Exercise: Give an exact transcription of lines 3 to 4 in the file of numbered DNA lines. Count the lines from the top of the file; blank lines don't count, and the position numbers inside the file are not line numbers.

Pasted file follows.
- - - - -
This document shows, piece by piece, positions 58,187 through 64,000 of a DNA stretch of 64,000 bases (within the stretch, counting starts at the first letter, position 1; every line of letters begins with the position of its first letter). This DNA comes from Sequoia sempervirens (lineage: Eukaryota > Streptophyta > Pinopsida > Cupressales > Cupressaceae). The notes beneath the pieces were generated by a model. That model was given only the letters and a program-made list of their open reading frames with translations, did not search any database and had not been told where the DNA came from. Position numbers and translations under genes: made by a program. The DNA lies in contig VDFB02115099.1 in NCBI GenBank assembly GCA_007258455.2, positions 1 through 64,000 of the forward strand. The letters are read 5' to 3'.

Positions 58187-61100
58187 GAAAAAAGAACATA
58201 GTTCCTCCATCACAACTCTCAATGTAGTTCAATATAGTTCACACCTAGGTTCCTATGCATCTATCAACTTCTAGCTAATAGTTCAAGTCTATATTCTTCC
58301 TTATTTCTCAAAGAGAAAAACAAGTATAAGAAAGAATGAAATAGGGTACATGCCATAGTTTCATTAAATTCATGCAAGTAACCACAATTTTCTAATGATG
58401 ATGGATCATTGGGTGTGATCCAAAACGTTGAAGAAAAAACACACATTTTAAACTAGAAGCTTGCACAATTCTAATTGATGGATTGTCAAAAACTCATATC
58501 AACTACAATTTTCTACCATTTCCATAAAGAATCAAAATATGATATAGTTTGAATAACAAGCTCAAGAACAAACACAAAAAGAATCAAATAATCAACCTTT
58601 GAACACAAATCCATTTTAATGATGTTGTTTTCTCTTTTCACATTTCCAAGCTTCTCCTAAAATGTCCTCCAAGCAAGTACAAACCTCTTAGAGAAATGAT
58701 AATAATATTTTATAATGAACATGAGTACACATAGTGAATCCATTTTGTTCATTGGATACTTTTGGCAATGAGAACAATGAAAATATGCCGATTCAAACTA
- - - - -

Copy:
58187 GAAAAAAGAACATA
58201 GTTCCTCCATCACAACTCTCAATGTAGTTCAATATAGTTCACACCTAGGTTCCTATGCATCTATCAACTTCTAGCTAATAGTTCAAGTCTATATTCTTCC